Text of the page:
As somebody who’s had his fair share of issues sequencing wise, the fundamentals of the kinetic chain are often a good place to start when trying to make mechanical adjustments. The last week or two at practice, I had really been focusing on working hip/shoulder separation through the roll-in drill. I ended up seeing some fairly significant improvements in this area, although I also noticed on video from my most recent bullpen that my shoulder abduction was a bit low. This shoulder abduction is related to how energy is transferred through the upper part of the kinetic chain, and will definitely be a focus moving forward in plyo drills. You can see what I mean in this video from Tuesday:



This mechanical issue was backed up by Motus sleeve data, which had my peak valgus torque (aka arm stress) in the 70+ Nm range (for comparison, when I used the Motus sleeve over the summer, my stresses were in the 50’s…I had a Motus sleeve before that broke, and I bought a new one last week as they just came off back order). Especially given that I was throwing this pen at about 80-90%, this is a bit high, although I didn’t really feel very much at all in my elbow during this pen. Either way, I’ll definitely be monitoring my shoulder abduction moving forward during plyo drills.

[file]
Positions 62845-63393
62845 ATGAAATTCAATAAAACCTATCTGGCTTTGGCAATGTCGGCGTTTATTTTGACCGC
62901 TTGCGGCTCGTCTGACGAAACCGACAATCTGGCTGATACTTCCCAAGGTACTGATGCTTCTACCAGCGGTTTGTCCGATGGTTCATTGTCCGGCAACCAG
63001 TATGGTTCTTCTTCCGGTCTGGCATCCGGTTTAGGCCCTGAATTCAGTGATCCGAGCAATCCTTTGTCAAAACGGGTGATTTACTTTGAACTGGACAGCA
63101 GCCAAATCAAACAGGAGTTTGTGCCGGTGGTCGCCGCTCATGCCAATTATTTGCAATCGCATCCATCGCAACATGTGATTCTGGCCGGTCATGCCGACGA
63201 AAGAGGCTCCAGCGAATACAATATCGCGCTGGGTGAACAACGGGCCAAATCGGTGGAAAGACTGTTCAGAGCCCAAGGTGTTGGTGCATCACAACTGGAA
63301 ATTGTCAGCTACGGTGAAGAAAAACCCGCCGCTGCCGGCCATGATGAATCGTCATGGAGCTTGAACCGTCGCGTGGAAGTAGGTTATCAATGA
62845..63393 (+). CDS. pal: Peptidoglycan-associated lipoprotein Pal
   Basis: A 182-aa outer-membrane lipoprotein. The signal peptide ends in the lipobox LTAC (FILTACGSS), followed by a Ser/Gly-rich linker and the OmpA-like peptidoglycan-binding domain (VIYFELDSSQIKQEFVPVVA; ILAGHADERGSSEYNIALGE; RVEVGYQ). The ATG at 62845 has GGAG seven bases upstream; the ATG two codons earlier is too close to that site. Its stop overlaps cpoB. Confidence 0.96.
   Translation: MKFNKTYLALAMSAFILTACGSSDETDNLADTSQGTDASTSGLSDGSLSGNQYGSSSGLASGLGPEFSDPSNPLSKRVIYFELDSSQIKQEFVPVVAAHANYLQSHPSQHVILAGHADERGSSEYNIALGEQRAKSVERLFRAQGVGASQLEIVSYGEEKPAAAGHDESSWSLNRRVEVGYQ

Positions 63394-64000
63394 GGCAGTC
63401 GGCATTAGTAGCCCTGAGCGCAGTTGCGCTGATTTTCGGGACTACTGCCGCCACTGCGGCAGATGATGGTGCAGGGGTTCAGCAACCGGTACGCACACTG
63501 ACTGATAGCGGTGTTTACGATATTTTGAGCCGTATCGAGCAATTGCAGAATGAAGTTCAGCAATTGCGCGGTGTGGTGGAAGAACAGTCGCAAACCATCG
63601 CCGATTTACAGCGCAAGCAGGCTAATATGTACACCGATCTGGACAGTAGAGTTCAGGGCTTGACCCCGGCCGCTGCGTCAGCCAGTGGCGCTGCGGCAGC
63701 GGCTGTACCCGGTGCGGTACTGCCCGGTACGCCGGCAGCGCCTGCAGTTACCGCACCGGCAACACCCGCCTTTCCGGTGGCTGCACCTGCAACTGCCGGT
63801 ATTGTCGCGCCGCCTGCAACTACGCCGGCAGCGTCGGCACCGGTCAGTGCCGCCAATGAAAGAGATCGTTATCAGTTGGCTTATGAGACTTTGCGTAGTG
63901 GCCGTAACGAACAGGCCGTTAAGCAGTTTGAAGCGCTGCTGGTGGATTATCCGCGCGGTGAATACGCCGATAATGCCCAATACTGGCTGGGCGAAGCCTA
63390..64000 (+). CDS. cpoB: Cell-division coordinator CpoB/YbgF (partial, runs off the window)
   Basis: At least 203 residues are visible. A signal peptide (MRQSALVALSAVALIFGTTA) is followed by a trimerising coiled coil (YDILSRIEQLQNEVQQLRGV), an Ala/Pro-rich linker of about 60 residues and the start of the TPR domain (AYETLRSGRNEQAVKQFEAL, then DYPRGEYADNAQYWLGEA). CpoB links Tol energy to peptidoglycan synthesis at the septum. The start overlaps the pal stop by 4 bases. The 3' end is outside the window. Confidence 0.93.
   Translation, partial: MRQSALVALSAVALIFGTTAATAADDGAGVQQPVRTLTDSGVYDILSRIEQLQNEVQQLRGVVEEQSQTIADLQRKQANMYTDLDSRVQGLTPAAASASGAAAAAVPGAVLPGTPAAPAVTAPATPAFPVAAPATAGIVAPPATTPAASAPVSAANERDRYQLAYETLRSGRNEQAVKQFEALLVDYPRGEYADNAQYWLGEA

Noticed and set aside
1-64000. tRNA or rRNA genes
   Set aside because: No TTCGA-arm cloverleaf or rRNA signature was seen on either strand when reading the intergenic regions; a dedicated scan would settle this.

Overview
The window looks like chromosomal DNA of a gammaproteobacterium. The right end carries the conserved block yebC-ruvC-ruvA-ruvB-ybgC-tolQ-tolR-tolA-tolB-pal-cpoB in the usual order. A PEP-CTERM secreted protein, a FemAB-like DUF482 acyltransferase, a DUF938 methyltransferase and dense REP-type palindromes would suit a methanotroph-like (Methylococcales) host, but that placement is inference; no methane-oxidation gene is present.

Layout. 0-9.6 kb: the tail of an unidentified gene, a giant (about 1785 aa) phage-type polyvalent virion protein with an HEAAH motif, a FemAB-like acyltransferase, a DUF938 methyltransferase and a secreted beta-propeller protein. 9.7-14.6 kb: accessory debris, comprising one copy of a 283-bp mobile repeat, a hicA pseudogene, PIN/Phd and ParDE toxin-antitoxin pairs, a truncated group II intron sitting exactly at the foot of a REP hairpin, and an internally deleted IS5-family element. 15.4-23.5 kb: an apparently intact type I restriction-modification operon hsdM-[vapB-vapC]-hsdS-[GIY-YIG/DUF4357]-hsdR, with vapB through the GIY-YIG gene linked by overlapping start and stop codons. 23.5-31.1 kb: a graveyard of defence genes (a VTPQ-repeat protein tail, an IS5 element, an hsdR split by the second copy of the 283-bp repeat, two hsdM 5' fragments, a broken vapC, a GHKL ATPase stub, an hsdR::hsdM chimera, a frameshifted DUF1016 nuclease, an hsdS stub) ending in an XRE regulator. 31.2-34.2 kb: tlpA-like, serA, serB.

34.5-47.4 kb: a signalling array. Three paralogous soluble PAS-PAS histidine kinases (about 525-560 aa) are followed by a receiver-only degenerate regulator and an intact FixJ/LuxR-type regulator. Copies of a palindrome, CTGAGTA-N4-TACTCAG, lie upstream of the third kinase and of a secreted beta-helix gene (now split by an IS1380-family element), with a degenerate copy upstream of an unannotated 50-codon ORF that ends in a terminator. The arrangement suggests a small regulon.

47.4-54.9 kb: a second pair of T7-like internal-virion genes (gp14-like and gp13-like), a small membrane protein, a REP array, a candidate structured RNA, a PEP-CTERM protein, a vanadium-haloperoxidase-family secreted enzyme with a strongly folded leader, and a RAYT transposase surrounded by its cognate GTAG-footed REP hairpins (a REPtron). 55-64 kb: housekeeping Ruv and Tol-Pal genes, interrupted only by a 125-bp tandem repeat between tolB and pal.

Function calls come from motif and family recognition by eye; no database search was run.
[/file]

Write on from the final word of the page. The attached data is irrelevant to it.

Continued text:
I didn’t have any stats from the past weekend, as we only had a single game that I didn’t get into (although I did get hot in the pen in the 8th inning), although I do have stats from our game yesterday:

3/15/19 vs. Ithaca College: .2 IP, 1 H 3 R, 3 ER, 4 BB, 2 K, 0 HR, 1 HBP

Obviously, this wasn’t a good outing, and moving forward I’ve got to really trust my stuff a more than I did yesterday. A lot of times I’ll get into the trap of trying to take something off and “aim” the ball when I throw 2 or 3 balls in a row, and this really just sets me up for failure. Going out into a game and trying to PR every pitch is probably not the best strategy, but at the same time neither is not throwing hard and aiming the ball because I’m afraid of walking or hitting guys. In the future, I’m just going to trust that I can still throw strikes at 87-88+ and work with that.

Even though the results weren’t there, my elbow at least felt fine, and even today it wasn’t really in much discomfort or pain at all during catch play. Also, stuff wise I was still dominated pretty much every at bat and generated a ton of swings and misses on my four and two seam fastballs, which is always a good sign. Once I get my command dialed in and really start trusting my stuff, I should produce some better results.


Image credits: